There are at least two (conflicting) ways to think about this:
Whether you provide a default depends on the context. If you provide a default, you should be prepared for people to select it even when it's the wrong selection. This is particularly true for user interfaces that require lots of inputs.
For example, my company's application has an online calculator for determining how much money the government will permit them to contribute to their health savings account. The contribution amount depends on whether the employee's health insurance covers just the employee or their entire family. If the employee contributes too much, they will need to go through a tedious process to "undo" their excess contributions. The online calculator asks the employee to specify what kind of health insurance they have. The calculator used to provide a default value, and people tended to use that value without thinking about whether it was appropriate. Eventually we decided to remove the default.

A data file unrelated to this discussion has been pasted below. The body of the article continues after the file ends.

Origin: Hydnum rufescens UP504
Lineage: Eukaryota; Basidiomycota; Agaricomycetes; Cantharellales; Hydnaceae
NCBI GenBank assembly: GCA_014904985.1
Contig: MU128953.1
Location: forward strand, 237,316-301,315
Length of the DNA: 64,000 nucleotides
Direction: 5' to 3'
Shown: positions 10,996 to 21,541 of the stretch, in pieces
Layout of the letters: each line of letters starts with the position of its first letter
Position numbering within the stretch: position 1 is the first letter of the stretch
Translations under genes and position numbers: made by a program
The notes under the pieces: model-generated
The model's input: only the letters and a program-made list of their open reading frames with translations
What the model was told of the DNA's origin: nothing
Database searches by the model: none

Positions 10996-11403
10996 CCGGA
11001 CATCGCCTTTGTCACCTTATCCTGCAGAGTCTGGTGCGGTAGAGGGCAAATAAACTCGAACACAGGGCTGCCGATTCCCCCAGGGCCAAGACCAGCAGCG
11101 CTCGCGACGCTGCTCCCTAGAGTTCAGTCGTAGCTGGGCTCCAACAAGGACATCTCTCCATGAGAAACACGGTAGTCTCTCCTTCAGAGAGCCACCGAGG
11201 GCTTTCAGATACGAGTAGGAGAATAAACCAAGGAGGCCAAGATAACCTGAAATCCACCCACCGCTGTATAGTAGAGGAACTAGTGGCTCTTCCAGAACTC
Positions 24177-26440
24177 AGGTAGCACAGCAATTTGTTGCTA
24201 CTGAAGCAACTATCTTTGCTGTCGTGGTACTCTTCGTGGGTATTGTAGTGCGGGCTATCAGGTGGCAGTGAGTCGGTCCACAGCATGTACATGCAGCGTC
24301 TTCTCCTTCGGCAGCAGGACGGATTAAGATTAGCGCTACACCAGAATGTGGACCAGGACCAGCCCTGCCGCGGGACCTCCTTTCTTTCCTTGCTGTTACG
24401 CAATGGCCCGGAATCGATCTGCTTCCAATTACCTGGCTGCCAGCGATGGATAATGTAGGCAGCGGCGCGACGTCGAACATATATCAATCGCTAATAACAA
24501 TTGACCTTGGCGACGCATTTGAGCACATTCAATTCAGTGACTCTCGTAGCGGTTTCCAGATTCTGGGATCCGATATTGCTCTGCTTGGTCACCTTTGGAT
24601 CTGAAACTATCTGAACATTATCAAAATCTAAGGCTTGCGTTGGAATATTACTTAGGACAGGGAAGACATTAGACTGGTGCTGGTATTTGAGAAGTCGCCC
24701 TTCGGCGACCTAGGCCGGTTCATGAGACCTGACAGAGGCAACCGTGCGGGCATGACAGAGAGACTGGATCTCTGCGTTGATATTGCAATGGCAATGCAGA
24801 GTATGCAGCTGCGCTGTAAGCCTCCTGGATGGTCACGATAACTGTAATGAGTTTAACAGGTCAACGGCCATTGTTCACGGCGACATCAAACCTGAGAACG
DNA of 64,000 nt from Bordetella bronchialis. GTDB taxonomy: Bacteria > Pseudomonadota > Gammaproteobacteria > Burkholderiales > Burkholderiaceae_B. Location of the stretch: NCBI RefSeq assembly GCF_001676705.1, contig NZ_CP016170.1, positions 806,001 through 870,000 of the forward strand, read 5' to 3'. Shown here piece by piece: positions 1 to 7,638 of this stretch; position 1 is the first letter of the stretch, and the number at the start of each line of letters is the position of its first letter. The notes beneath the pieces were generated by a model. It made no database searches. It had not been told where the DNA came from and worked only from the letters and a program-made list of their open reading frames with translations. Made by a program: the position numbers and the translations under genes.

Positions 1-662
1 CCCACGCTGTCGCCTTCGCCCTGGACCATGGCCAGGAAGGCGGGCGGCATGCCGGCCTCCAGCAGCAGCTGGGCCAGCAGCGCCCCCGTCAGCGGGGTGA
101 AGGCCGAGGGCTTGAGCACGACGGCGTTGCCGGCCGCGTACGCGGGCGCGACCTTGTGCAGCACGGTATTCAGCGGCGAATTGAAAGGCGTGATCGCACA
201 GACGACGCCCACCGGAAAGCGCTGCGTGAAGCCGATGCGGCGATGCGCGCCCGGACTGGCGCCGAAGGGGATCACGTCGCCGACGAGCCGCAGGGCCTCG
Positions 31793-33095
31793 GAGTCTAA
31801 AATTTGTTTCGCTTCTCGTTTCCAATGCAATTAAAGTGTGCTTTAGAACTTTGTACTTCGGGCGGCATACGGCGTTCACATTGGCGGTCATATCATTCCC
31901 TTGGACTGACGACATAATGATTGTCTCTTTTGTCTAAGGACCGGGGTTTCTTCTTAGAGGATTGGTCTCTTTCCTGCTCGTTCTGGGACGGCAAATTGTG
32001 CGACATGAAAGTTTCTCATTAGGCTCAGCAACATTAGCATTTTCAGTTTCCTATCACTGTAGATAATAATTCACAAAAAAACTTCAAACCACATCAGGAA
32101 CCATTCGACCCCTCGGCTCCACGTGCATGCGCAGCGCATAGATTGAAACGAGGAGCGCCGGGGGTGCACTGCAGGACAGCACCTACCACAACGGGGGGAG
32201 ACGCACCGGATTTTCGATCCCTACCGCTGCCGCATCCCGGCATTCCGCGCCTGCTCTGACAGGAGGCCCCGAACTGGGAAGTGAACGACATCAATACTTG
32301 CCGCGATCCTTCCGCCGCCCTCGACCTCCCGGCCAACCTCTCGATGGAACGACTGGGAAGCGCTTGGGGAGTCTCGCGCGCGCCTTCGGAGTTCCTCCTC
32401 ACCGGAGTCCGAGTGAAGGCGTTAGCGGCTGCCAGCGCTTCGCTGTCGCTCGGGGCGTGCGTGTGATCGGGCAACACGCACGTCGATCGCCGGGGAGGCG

On the other hand, there are times when a default is appropriate. If the default choice is the most likely or the best choice under the circumstances, you can improve usability by saving the user the trouble of selecting that value. This is especially true if the cost of changing your mind later is low. For example, imagine a website for viewing movie trailers. You can view the movie in three different resolutions. The lowest resolutions will download the fastest, which saves money for the website owner, and possibly saves money for the user, too. The cost of switching is low, and the website owner knows that most people prefer to use the lowest resolution, so it makes sense to default to the lowest resolution.
You need a hard-and-fast rule because consistency improves usability. Consistency (always selecting a default radio button, or never selecting a default radio button) leads to fewer surprises, and an object is more usable when you know what to expect out of it.